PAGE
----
Very similar to the Architect, except designers don’t have an Architectural accreditation. This does not mean that the designer is any less competent – there are many outstanding and highly successful designers. There are many reasons why they are not registered as architects, and designers can be just as competent as architects. However, they are not always bound by a code of conduct and ethics in the same way architects are, and do not require continual learning in order to maintain their status. Their fees are lower than architects but the same issues apply: your are designing a unique house with the costs and risks associated with it.
3. Volume House Builder (Design & Build)
Design and Build companies are essentially construction companies who offer a front-end design service. They are focussed on optimising and reducing the cost of construction, with the design usually coming second. These companies are often very strong on the construction side and have captured the medium to low end of the market where people are sensitive to price. They will have nice show-homes, a well-oiled sales machine and the best thing is that you will have a very good idea of what you will get before you dive in and spend money. Buyer beware – changes that you make will be expensive and the price that lures you in may not be the specification that you expect.
This is the most common way of building in New Zealand since it offers more certainty at lower cost. The compromise you make will often be in the quality of the design and the range of materials or finishing.
4. Integrated Design and Construction Companies
There are few of these one-stop-shop companies because it requires good collaboration between architects/designers and builders – something that does not come naturally to the industry! Usually, you will deal with the design side of the company during the design stage and have construction and costing input from Day 1. Design, costing and build teams all sit together, so collaborating on projects happens more effectively. It ensures a good balance between great design and pragmatic or cost-effective construction. The other benefit is that costs are discovered early in the process and there is only one company to point the finger at!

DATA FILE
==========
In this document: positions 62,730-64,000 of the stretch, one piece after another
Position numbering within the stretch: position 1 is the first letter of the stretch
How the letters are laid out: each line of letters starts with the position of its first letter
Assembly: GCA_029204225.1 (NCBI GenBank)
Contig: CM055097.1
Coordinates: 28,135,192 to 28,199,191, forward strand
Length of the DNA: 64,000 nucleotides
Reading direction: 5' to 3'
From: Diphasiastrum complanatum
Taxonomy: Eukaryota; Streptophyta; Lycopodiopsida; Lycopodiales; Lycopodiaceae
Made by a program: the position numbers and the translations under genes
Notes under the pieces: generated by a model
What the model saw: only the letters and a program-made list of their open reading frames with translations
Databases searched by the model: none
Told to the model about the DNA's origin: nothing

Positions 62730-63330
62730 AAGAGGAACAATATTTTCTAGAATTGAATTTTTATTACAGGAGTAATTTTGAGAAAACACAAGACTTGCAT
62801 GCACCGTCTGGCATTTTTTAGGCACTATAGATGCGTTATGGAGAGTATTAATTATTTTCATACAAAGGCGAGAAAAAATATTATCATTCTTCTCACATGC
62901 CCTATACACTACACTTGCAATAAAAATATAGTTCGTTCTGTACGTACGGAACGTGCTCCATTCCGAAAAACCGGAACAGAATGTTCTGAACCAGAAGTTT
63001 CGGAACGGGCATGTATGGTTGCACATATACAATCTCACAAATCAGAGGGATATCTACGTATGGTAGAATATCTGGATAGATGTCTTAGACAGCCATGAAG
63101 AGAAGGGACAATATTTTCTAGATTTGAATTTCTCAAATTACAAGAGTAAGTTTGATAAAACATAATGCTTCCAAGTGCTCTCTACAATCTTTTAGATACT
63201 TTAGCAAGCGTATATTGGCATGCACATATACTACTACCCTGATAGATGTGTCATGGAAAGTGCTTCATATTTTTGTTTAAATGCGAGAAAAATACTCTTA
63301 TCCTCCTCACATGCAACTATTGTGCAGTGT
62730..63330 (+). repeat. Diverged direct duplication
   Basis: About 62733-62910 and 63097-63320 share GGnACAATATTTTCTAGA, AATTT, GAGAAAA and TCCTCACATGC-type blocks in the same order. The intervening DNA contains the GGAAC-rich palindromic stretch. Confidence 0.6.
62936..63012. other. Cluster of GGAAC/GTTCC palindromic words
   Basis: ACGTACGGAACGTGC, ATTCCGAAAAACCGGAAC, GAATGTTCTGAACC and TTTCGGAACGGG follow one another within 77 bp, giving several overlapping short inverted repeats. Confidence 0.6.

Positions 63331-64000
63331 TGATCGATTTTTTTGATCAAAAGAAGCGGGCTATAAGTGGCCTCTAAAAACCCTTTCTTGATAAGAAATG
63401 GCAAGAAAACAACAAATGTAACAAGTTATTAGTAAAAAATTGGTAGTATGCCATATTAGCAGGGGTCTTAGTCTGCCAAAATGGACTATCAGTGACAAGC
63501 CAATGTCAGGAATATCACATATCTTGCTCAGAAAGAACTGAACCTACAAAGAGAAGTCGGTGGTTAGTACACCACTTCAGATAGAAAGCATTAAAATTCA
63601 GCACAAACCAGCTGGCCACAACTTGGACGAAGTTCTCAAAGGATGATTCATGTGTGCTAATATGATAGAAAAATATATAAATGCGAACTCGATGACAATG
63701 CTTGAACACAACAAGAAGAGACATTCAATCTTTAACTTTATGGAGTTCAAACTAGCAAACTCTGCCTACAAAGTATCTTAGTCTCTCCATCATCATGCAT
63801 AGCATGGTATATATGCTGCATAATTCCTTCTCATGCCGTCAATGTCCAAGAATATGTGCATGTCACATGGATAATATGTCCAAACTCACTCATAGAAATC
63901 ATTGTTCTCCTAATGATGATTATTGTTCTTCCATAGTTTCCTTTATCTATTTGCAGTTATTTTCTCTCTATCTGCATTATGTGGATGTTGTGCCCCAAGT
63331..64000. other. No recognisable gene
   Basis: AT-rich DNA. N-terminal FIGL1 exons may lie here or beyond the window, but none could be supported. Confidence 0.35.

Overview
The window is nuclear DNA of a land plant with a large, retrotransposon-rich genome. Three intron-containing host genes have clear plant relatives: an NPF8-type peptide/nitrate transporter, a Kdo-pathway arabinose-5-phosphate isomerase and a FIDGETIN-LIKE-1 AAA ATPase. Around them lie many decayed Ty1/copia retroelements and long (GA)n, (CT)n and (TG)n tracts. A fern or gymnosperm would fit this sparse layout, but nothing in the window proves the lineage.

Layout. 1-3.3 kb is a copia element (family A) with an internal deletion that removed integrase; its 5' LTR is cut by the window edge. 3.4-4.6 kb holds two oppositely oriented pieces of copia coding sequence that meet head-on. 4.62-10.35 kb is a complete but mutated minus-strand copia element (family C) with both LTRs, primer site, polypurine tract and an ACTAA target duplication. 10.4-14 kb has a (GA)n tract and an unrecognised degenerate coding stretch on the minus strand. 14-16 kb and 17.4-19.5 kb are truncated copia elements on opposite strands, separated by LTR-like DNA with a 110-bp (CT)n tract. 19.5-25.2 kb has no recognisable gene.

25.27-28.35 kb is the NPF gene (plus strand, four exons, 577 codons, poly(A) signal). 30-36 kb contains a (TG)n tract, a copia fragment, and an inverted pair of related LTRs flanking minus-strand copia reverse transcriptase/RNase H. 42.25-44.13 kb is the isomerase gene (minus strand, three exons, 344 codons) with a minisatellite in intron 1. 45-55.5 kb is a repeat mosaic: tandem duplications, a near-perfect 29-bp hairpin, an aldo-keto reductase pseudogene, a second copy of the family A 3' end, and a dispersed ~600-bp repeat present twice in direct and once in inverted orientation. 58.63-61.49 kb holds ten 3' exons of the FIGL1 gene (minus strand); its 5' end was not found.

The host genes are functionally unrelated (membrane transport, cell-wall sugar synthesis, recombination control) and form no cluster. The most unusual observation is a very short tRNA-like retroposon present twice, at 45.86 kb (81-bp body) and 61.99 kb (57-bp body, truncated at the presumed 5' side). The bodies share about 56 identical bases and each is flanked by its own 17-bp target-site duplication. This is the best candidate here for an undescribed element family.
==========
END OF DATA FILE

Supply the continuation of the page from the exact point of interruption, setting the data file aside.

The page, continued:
These companies are more geared towards design, so they really are a ‘half-way house’ between the volume builders and the architects. There is less certainty than with a house builder, but the process generally runs faster and smoother than with an architect since all the skills from costing through to construction are in-house.
Companies like Box™ are architects and Registered Master Builders, so you get the architectural experience with more of the cost certainty.
5. Owner-Managed Build
This happens when the owner gets an architect or designer to produce the plans and then decides, for various reasons, that they want to organise and run the construction project themselves. If you have not done this before it is not recommended, unless you have been through a construction project before, are able to go to site at the drop of a hat and are prepared to wear the cost of resolving issues that your lack of experience was not able to foresee.